Building a greenhouse (Part 3)
This is our third video post in a series on "Building a Greenhouse," and today we're talking about soil amendments!
In Part 1, we showed you some of the best benefits of building a greenhouse including:
- Extending your growing season
- Gaining more control over your growing variables (pests, temperature, humidity, etc.)
- Providing shelter for crops from snow, hail, and high winds
And in Part 2, we walked you through installing, securing and inflating your greenhouse covering.
If you're building a greenhouse for hydroponic production, you won't need soil amendments. See the Greenhouse Bundle for more info on building vertical hydroponic greenhouses.
If you plan on growing in the ground, then you will probably want soil amendments to get your soil to the ideal texture & nutrition levels for growing. Today, we'll be discussing some basic soil amendments you may need to do once you have your greenhouse cover on and your soil is fairly thawed out.
Testing manure for salt content
Manure can be a great amendment for new soils. Soil that’s being worked for the first time will take around 2-3 inches of composted manure to till in -- the goal is to get your soil to a minimum of around 5% organic matter. Soil that has been worked before and has already been amended will take around 1 inch of composted manure each year.
One thing you have to be careful about is making sure your manure doesn't have too high a salt content. If you start to see salt accumulating on your soil surface or see salt accumulation on the manure itself, you know that the content is too high! If you are worried about salt in your manure, you can always have it tested by your local university lab, or by using an EC meter. If using an EC meter, manure can be diluted to a certain percentage with water (depending on the estimated inches of water to be applied during the growing season) and then measured.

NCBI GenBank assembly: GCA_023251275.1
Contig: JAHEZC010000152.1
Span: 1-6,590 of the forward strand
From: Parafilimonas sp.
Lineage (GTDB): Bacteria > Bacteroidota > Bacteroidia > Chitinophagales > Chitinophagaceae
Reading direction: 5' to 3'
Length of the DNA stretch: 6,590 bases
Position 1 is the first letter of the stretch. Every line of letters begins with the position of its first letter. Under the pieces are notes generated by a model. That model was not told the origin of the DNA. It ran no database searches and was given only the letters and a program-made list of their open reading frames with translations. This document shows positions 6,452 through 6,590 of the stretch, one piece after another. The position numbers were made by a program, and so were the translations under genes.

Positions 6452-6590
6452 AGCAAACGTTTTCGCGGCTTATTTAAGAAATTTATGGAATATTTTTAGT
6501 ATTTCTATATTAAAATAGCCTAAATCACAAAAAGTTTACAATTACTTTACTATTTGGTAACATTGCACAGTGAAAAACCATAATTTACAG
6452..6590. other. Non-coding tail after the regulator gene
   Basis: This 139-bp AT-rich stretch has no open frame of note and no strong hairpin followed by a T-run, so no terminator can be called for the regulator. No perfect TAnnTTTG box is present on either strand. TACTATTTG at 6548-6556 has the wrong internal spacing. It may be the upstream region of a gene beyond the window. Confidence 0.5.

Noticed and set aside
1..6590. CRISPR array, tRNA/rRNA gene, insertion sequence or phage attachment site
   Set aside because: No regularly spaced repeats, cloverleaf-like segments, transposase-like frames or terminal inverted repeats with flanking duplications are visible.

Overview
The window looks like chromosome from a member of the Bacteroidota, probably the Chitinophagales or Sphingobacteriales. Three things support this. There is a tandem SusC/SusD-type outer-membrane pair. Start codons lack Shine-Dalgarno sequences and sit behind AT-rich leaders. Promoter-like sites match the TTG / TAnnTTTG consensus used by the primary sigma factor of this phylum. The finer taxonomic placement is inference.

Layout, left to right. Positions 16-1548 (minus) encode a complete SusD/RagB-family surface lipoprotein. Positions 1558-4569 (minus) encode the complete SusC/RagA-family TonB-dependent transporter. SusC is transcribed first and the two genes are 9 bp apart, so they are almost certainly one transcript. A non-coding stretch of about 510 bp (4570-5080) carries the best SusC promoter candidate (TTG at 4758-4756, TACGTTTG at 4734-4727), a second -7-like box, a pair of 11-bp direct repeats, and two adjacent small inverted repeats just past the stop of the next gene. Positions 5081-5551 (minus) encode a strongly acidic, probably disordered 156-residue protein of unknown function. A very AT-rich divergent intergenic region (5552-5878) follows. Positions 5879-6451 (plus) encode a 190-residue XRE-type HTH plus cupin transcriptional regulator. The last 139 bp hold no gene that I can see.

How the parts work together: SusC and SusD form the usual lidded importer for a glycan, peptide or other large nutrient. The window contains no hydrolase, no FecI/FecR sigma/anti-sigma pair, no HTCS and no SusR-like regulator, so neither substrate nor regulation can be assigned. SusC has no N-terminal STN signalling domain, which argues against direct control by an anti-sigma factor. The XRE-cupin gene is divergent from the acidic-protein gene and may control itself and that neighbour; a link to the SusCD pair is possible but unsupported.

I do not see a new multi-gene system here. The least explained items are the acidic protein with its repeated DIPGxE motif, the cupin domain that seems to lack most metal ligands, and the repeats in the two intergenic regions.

I would try to stay away from manures that exceed 6.0 dS/m if possible. If manures test higher than this, then you know that if you are going to use them, then you must apply much more water to leach out some of the salts. If your soil has poor drainage, then this isn't possible, and you shouldn't use the manure. One thing that can be done if you are concerned about salts, is to use plastic mulch. This reduces evaporation from the soil surface and reduces the amount of salt buildup, or salt-pan that can accumulate in the upper portions of your soil.
Testing manure for herbicides
Herbicides are another major concern. Before buying manure, ask the supplier if any herbicides are used around the corrals, stalls, barns and outbuildings where the manure is collected.
If the answer is yes, then DO NOT USE THE MANURE.
It’s an unfortunate fact, but there are a number of herbicides that persist and can contaminate manure either because they were applied to the manure itself, or because they were applied to the hay used to feed the animals. For this reason, it’s very important to know whether herbicides were sprayed in the area where the manure was collected. If it was, do not use it.
It’s also important to ask the supplier whether the manure came from animals fed on grass hay that was treated with Tordon or Grazon. Both of these herbicides contain chemicals (aminopyralids) that last a long time and kill broad-leaf weeds. If either of these herbicides were used on the hay, the manure will kill your garden. As a side note, there are other “weed and feed” products and herbicides used on lawns that will do the same, so be careful with composting grass clippings from treated lawns.
Manure can often be tested for herbicides by labs, but these tests are expensive and aren’t always sensitive enough. Fortunately there’s a way to test manure yourself.
It’s called a bioassay. It’s very easy to do. Essentially you just take a number of samples and see if plants planted in those samples show signs of herbicide damage. For complete instructions, check out this document.
Types of manure
There are many types of manure, and they all have different qualities. Remember that all manures should be composted before they are used.
Manure from horses and cattle are the most common types of manure available, and when composted, are high in organic matter. Sheep and goat manure is usually of excellent quality, often having less salt content than horse or cow manure. Poultry manure is very hot when it is fresh, and even when composted can be too nitrogen-rich. Use it with caution, and if it’s still hot after composting, make sure to incorporate carbon rich organic matter with it (i.e. straw, sawdust, etc.) to keep the effects of the nitrogen under control.
Other Soil Amendments
There are many other soil amendments that can be used instead of, or in conjunction with manure. But that is for another post. For the beginning gardener, amending soils with manure is a great start. If you can start with manure, you can graduate on to other things.
So start here, and we’ll do our best to help explain other amendments as time goes on.
Watch the video: